Saunders (2007) focused on the elderly by using data that was collected in 2000. This researcher compared relative poverty in urban China and in rich countries, defining the poverty line as 50% of the median or mean income of the territory investigated. Saunders concluded that relative poverty rates among the elderly were as high in urban China as they were in many European countries and, on some measures, close to the poverty rates among the elderly in the United Kingdom and the United States. Qi and Wu (2016), using data from the China Health and Nutrition Survey, 1989–2011, defined, as we do, the poverty line based on a fraction of the median income in urban China for each year studied. Qi and Wu reported on increased rates of relative poverty among children with an urban hukou. However, since their focus was limited to relative poverty among children they did not consider relative poverty among adults, who comprise most of China’s urban population, or poverty among the urban elderly. These additional population categories are included in the present study. From our survey of previous studies on relative income poverty in urban China, we conclude that they were narrower in scope than the present study with respect to a number of aspects, including location, population group, and the number of years covered.

However, there are several other research studies on poverty in China that are of relevance to our study. A relatively new development in the international research community is one that assumes that, when defining poverty, mere observation of household consumption or a calculation of their disposable income are not sufficient. As consequence of this assumption, several scholars have developed or/and implemented a multidimensional measure of poverty.3 In one sense, these studies complement the approach that we follow in the present study, where ‘poverty’ is assessed in terms of income (or consumption) only when it comes to calculating changes over time and differences between urban and rural areas. For example, it is reassuring to note that several studies that have measured multidimensional poverty in China have reached several conclusions that are similar to studies of income and consumption poverty. These conclusions include the observation that poverty is more prevalent in rural China than it is in urban China. However, in all previous studies of changes in poverty in China that used a multidimensional approach (studies that we are aware of) the criteria for being classified as ‘poor’ have not been updated in response to the growth in real median household income or mean household income.4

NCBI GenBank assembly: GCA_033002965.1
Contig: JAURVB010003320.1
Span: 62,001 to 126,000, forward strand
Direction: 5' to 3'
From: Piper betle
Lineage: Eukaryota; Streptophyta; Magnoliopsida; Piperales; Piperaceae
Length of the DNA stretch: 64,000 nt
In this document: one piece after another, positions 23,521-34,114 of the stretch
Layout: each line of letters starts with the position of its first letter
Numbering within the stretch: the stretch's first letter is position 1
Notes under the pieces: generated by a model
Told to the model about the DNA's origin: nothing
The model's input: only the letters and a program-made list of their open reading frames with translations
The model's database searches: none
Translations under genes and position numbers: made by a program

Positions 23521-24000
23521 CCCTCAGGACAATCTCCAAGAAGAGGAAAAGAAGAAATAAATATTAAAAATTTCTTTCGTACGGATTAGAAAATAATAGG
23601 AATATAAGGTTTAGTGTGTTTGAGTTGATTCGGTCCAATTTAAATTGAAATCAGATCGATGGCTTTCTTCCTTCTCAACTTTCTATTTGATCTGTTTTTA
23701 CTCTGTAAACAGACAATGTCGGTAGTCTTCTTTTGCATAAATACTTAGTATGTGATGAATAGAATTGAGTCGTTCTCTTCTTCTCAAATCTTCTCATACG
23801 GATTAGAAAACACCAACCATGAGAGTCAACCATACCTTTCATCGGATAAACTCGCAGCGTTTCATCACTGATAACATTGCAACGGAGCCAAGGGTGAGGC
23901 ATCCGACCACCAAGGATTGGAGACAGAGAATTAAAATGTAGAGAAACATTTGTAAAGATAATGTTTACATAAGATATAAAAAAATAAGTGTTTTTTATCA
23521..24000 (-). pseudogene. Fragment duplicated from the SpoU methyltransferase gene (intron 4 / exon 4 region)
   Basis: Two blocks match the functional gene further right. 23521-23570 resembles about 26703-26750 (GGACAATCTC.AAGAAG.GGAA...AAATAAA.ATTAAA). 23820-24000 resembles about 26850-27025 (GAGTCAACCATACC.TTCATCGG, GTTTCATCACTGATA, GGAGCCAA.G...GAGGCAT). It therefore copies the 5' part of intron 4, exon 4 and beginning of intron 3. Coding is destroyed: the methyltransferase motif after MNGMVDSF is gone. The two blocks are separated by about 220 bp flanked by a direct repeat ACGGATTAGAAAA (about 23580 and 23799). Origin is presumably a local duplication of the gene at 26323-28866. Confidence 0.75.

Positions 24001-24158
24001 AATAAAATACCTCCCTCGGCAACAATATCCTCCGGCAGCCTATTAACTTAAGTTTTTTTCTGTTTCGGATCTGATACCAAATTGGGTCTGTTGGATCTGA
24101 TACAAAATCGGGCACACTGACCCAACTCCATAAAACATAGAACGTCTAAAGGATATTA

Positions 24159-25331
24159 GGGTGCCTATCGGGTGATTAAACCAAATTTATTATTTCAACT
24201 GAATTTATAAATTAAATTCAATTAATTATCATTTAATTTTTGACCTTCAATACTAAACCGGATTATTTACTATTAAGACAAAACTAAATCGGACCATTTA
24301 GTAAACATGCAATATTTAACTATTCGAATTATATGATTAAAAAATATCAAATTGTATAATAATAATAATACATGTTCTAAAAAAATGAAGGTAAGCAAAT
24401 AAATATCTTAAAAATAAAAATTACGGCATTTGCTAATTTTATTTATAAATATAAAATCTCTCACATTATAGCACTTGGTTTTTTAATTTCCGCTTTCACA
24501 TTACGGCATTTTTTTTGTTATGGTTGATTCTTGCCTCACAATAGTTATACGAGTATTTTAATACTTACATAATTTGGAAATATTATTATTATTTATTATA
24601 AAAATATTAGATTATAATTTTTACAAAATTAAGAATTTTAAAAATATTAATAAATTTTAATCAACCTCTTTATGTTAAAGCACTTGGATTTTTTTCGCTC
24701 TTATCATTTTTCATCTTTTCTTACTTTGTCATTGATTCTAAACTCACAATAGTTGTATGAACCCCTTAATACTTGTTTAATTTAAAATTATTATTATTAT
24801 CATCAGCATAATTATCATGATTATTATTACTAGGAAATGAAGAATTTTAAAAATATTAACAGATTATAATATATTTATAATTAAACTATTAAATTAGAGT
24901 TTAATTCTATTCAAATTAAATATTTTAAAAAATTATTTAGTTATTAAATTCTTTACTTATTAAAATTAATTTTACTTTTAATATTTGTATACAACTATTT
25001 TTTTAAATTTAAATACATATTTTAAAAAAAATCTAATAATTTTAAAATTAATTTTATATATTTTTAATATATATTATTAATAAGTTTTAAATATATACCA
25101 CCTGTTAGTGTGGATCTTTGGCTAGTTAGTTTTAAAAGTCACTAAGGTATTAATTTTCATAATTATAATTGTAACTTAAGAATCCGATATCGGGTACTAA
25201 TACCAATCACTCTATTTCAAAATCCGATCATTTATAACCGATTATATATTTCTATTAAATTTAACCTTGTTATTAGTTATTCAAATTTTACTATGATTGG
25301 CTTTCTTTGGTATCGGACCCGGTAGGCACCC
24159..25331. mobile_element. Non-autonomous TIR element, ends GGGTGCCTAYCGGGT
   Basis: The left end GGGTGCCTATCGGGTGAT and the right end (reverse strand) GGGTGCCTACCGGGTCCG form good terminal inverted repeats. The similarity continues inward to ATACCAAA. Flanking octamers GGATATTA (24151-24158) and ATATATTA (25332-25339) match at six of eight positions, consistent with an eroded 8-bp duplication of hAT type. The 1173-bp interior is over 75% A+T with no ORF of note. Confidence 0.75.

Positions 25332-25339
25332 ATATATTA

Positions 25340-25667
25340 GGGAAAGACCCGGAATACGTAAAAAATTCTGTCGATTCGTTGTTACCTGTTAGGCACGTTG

The incidence and severity of relative income poverty illustrates one aspect of income inequality. It indicates (1) how large a proportion of the population who receive an income that is lower than a fixed percentage of median income (in the same population and measured the same year) and (2) the severity of poverty. Note that this approach does not regard inequality in terms of the distribution of income that exists over the median income. However, such a property is taken into account in a number of inequality indices that have been proposed, and used, in a number of empirical studies.

Studies of urban China that employ estimated inequality indices report, for example, that the Gini coefficient has steadily increased since the introduction of economic reforms in the 80 s. Researchers who rely on household and expenditure data from the National Bureau of Statistics (NBS) include Wang (2008), who investigated the development of inequality from 1986 to 2000, and Cai et al. (2010), who studied income inequality and expenditure inequality from 1992 to 2003. Some researchers have used CHIP data. One example is Meng (2004), who used data from 1988, 1995, and 1999, whilst focusing on the role of increased unemployment. Other examples are Deng and Gustafsson (2013), who used data from 2002 and 2007, and Gustafsson and Ding (2017), who extended their analysis back to 1988 and 1995, and forward to 2013, thus covering the same period as in the present paper. The observed trend with respect to the Gini-coefficient, reported in Gustafsson and Ding (2017), is clearly increasing (from 23.1% in 1988, to 35.2% in 2013). However, the Gini-coefficient decreased from 33.2% in 1995, to 31.1% in 2002. This observation can be compared to the situation on which we report on in the present study where we note that relative poverty increased between 1995 and 2002.

Also relevant to the topic of this paper is research into how employment and unemployment rates have changed in urban China since the introduction of reform during the 1980s. For example, Xue and Wei (2003) used CHIP data and reported that the unemployment rate had increased from 3% in 1988, to 13% in 1999. Applying a poverty line that was based on calorie intake, these authors reported that in 1999, 7% of urban households were poor and that households with an unemployed member had almost four times as high a poverty rate as did households without unemployed members. For the period we here study China differed from high-income countries in having no official unemployment rate that is based on a labour force survey. However, Giles et al. (2006), using a survey of five large cities, reported that unemployment had increased from 7% in 1996, to 11% in 2002. Using CHIP data, Gustafsson and Ding (2013) reported that unemployment among urban residents had increased to 12% in 2002, and then declined to 8% in 2007, results that are consistent with what was reported from the Urban Household Survey (UHS) by Feng et al. (2017) for each year 1988 to 2009.